The Tooele County Board of Health has approved increased fees for food service-related inspections and permits, a move health officials say will make the program less dependent on county funds.
The new fee schedule, which will increase most charges by about 20 percent, will impact local restaurants and food establishments, said Jeff Coombs, deputy director for the Tooele County Health Department.
Food establishments are required to maintain active permits to remain open, and the cost of those permits is put toward inspecting restaurants and food booths, as well as providing training for restaurant staff.
The entire program costs the health department about $69,000 a year, Coombs said. At the old rates, collected fees covered about 76 percent of that cost. The new rates should cover 90 percent, he said, leaving just $7,000 to be funded via county tax revenue.
“This is not something that the county can say, ‘we’re not doing this anymore, we can’t afford it,’” Coombs said. Consequently, the department had to find other ways to fund the program in spite of budget cuts.
At last Tuesday night’s board of health meeting where the increased fees were approved, Myron Bateman, Tooele County Health Department director, indicated that, in response to county budget cuts, the health department would likely have to dip into its reserve funds to avoid cutting essential services this year — a fund the health department is loath to use.
“The reason for the rainy day fund is for a real emergency,” Bateman said. “We try to do everything possible to avoid using our reserve money.”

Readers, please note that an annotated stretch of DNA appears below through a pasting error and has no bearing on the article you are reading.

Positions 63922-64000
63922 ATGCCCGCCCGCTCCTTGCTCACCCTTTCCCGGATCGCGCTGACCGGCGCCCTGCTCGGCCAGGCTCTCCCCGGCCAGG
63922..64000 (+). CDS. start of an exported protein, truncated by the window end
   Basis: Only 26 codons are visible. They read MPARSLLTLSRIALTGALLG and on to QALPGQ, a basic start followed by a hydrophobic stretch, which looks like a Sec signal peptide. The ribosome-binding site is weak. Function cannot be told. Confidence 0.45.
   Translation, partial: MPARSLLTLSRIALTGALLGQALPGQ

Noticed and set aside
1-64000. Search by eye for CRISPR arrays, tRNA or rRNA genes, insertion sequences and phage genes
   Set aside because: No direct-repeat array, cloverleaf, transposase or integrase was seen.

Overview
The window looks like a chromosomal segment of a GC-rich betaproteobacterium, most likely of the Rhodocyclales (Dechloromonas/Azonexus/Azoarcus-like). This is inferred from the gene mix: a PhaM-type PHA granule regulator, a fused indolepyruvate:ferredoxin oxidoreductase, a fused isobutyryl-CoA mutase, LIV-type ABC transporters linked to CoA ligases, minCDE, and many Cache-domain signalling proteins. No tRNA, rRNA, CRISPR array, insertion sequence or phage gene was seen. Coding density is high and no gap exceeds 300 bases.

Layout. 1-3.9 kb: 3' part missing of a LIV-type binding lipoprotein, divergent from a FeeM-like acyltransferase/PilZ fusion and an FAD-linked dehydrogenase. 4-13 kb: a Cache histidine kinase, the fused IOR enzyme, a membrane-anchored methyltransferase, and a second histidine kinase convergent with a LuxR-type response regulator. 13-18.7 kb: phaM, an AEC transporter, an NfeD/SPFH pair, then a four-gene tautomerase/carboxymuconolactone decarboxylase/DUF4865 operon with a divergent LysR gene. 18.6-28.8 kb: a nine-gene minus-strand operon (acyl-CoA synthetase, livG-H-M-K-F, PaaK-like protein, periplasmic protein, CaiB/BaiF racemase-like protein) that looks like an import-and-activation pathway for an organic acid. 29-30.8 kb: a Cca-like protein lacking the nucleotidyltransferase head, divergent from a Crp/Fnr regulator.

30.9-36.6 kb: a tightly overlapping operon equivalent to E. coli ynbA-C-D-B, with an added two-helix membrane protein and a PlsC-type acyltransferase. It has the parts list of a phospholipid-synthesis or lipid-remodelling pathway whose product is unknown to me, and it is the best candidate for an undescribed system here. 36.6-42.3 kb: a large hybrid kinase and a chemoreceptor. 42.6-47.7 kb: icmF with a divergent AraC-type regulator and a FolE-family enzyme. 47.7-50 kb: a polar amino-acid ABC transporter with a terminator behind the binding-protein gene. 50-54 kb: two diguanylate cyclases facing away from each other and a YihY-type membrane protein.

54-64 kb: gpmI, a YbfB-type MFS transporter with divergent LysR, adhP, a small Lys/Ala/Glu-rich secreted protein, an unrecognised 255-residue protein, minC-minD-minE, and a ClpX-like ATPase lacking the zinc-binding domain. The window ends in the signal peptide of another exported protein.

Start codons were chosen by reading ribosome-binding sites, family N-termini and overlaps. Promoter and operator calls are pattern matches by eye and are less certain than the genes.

At its current rate of spending, the department could continue to operate off of reserve funding for about three years before the reserve fund, which contains about $1 million, runs dry, he said.
For the time being, Bateman said the health department is in good financial shape. But if budget cuts continue, the department may have to cut services in the future.
The health board last raised its food service fees about seven years ago, when it discovered that its rates were much lower than those within other nearby counties, such as Summit, Utah and Weber counties, Bateman said. Those increases were implemented over the course of five years.
However, Bateman said the health department chose to raise its fees again after the Tooele County Commission requested that all county departments evaluate and revise their fee schedules. Although these are the only increases to be approved to date, Bateman said there were still other areas the health department plans to evaluate.
Even after the increases, the fee schedule is still comparable to or cheaper than the fees charged by neighboring counties, said Bateman.
The new fee schedule, which is slated to take effect on March 1, will increase the total annual cost of permitting by about $40 for an average local restaurant, $30 for a fast food establishment and $10 for convenience stores, Coombs said. The price of a food handlers permit will remain unchanged, but the charge for food manager registration will increase $10 to $20 to cover the cost of training.
Coombs said the health department planned to send out a letter to impacted establishments sometime next week.